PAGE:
The Spanish Guitar (1536-1836)
The two discs are collectively titled ‘The Spanish Guitar (1536-1918)’ and thus cover the evolution of the modern instrument from its ancestors to the present. In its current form, the ‘classic(al)’ guitar has existed for just over two centuries, and the earliest known instruments are from Central Europe, not Spain – but a little poetic licence may be forgiven, for Spain is the only country in which the guitar has always been an integral part of the musical culture. Guitars of various kinds (whether so-described or not) have existed throughout Europe from the earliest times and before 1536; the four-course guitar was used primarily in accompanimental roles, though some ‘serious’ solo music was written for it. It was in Spain that the vihuela appeared in the 16th century, with a guitar-shaped body and six courses (pairs of strings) tuned with the pitch-spacing of the lute, and it was (rightly) said that if one took away the highest and lowest courses one had a four-course guitar! The date of the earliest known tutor by Gaspar Sanz was 1536, but the vihuela must have been in use before then, and after 1578 when the last surviving book of music for it was published by Antonio de Cabezon.
Why the vihuela came into existence and why its life was so short are matters for conjecture. A fifth course was later added in Spain, producing the ‘baroque’ guitar, which spread to the rest of Europe. While all the composers for the vihuela were Spanish, those for the baroque guitar were not; indeed, the Spaniards were in a minority.
Finally a sixth course of single strings was added, tuned like those of the modern guitar, and the morphology of the instrument now heralded that of today’s instrument. The anthology ends with the era of ‘classico-romanticism’, to which Fernando Sor belongs. However, neither Sor, nor his most distinguished contemporaries and successors wrote much ‘Spanish’ music – the order of the day was Viennese classical music! Johann Kaspar Mertz (Volume 2) was not even Spanish. Four more volumes are announced, but none advances the cut-off date beyond 1918.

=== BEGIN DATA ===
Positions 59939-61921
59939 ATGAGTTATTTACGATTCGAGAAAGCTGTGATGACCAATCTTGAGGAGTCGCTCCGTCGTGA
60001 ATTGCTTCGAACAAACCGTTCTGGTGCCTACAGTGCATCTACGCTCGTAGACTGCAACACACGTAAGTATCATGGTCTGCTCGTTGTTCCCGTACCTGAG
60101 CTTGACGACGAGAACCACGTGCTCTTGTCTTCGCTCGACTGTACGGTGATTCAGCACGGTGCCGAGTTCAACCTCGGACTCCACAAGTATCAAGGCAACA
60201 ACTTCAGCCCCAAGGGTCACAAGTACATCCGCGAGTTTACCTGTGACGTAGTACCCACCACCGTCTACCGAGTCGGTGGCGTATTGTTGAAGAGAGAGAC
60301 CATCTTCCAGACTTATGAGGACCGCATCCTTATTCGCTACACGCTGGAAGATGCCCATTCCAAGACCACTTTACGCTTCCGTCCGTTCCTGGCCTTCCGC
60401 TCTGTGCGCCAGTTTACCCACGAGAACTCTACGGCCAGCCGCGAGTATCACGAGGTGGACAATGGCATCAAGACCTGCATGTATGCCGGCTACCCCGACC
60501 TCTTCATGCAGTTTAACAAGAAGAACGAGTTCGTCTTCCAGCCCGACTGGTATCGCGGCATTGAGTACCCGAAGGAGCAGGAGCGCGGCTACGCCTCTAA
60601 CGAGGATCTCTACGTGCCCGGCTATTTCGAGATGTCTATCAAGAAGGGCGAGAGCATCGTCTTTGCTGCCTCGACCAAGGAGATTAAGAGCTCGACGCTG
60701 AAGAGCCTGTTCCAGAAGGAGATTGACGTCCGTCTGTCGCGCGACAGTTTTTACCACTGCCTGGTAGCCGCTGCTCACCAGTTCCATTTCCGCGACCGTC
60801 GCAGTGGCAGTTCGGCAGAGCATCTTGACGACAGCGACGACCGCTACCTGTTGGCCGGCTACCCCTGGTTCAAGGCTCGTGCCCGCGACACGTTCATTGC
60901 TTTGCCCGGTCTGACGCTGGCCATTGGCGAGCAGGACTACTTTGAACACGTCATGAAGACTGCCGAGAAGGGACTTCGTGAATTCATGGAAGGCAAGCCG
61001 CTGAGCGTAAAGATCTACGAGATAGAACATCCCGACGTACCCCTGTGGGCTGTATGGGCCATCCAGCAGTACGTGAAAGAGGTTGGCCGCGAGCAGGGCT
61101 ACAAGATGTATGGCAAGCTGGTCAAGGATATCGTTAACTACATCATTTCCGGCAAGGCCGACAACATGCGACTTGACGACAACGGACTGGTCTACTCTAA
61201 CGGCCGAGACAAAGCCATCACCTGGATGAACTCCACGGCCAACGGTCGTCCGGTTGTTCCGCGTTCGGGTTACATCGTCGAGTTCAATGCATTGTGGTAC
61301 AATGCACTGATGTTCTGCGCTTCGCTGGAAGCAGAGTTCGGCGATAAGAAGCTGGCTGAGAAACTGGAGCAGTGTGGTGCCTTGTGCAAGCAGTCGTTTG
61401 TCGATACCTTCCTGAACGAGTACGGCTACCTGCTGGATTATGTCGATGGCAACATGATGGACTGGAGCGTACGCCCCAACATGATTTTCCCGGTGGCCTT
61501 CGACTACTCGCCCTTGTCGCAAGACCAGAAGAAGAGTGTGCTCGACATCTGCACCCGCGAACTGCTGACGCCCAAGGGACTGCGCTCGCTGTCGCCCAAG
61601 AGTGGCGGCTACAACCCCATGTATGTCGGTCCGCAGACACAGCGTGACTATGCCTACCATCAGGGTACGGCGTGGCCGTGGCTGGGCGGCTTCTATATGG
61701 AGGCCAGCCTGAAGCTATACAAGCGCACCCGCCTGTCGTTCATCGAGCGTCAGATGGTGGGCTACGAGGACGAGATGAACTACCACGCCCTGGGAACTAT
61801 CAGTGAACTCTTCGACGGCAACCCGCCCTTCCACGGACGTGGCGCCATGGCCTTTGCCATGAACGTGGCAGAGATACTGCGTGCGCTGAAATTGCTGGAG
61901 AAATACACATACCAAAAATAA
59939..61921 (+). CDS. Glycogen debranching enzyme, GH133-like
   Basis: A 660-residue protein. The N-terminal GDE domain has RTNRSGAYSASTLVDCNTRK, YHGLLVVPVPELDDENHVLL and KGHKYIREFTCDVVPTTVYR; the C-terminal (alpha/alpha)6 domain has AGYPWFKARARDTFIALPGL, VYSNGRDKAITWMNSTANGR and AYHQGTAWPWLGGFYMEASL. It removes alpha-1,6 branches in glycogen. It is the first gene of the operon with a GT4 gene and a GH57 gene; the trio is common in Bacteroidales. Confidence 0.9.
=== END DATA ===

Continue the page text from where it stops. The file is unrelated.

So much for the scenario, now the performances. In his brief preface to Volume 1, Moreno points to the difficulty of playing three different (in size, tuning and technique) instruments in one recording session; it is even harder to do it well, as he does. He plays the later music so well, in fact, that one feels romanticism to be in his blood, and it is no less helpful in the earlier music, to which he imparts a stylistically appropriate degree of flexibility. I am, however, always surprised to find (not only here) no trace of the inequalities (later inegalites) detailed by Tomas de Santa Maria. This small quibble aside, I commend these finely performed, excellently recorded and annotated discs to anyone concerned with or interested in the guitar and its antecedents.'